Prior to World War II, the Peregrine Falcon was a rare breeder in Connecticut and was uncommon to rare throughout the year. By the mid-1960s as a direct result of the widespread agricultural use of the organochlorine biocide DDT, peregrines were extirpated as breeding birds east of the Rocky Mountains. Three events since then have led to the reestablishment of this species throughout the eastern United States: the banning of the sale of DDT in the U. S. in 1972; the listing of the Peregrine Falcon on the U.S. Endangered Species Act of 1973; the reintroduction of captive peregrines to the East in the late 1960s, 1970s, and 1980s. The highly successful recovery program has resulted in the removal of the peregrine from the U.S. ESA in 1999, and the species now is considered threatened on Connecticut’s list of endangered species.
Steve discusses the five known nest sites of peregrines in Connecticut during the period 1850-1948. He then summarizes his ongoing studies of the peregrines that have been nesting at West Rock Ridge State Park in Woodbridge since his discovery of a pair of falcons there in 1999. Peregrine life history strategies are the focus of these studies: territoriality, behavior, vocalizations, foraging, mating, nest site selection and preparation, egg-laying, care of nestlings, nest success, and the changing local population of adults. In the 2000 breeding season, the West Rock peregrines produced the first egg to be laid on a Connecticut cliff in 60 years.
Steve Broker worked in science education in Connecticut for 45 years. He taught high school physical and life sciences in the New Haven Public Schools for 23 years. His university teaching as adjunct lecturer has included courses in ecology and forest & wetland ecology (University of New Haven, Master of Environmental Studies Program), biology (Quinnipiac University, Department of Biological Sciences), and teaching of science (Yale Teacher Preparation Program).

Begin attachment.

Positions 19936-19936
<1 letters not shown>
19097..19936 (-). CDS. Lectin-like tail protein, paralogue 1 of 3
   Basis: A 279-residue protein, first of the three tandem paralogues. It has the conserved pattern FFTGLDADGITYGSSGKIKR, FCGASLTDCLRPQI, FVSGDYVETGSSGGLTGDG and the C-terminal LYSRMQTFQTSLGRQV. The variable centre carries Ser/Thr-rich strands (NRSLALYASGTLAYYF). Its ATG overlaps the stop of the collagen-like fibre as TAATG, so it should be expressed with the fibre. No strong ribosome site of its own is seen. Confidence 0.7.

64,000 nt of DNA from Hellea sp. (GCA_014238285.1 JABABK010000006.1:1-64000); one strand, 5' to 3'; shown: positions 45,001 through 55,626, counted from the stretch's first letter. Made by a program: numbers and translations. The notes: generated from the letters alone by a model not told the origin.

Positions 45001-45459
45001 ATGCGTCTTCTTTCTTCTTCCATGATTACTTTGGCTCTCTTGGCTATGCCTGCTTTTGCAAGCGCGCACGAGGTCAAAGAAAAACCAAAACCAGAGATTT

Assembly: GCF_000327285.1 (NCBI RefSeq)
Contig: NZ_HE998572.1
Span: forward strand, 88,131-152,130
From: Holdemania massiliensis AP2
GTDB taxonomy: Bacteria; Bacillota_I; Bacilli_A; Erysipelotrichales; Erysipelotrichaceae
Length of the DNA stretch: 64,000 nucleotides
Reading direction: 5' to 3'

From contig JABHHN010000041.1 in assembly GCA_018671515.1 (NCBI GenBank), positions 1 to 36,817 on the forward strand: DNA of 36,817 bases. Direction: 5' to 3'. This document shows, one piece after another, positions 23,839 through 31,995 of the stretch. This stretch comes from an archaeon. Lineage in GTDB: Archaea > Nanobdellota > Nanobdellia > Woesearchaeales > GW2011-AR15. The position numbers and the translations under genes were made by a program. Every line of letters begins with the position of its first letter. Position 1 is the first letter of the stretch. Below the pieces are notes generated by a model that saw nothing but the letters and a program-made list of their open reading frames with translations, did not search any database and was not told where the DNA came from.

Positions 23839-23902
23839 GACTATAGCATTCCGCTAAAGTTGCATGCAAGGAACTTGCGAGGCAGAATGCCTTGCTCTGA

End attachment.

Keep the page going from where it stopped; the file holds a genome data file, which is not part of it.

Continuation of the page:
Between two periods as a high school teacher, he served for five years as Associate Director of Wesleyan’s Graduate Liberal Studies Program and for three years as Director of Programs at the Yale School of Forestry & Environmental Studies. He is a graduate of Wesleyan University (B.A., 1969, M.A.T., 1972) and the Yale School of Forestry & Environmental Studies (M.F.S., 1983).
Steve is a past-president of the New Haven Bird Club. He served as secretary of the Connecticut Ornithological Association for 10 years, vice-president for two years, and was COA president during 2017-2019. He has been the statewide compiler of the Connecticut Christmas Bird Count for 33 years and writes the yearly review article on the CBC for publication in the state journal of ornithology, The Connecticut Warbler. He has participated in the New Haven Christmas Bird Count each year since 1984, the New Haven Summer Bird Count since 1991, and most years of the Salmon River Christmas Bird Count since the mid-1980s.
His field studies focus on breeding Peregrine Falcons and Common Ravens at West Rock (Woodbridge), marsh birds on Outer Cape Cod, and participation in recent and past breeding bird atlases in Massachusetts and Connecticut. He currently is regional coordinator for Greater New Haven for the Connecticut Bird Atlas (2017-2021). Steve resides in Cheshire, CT and Wellfleet, MA with his wife, Linda Broker.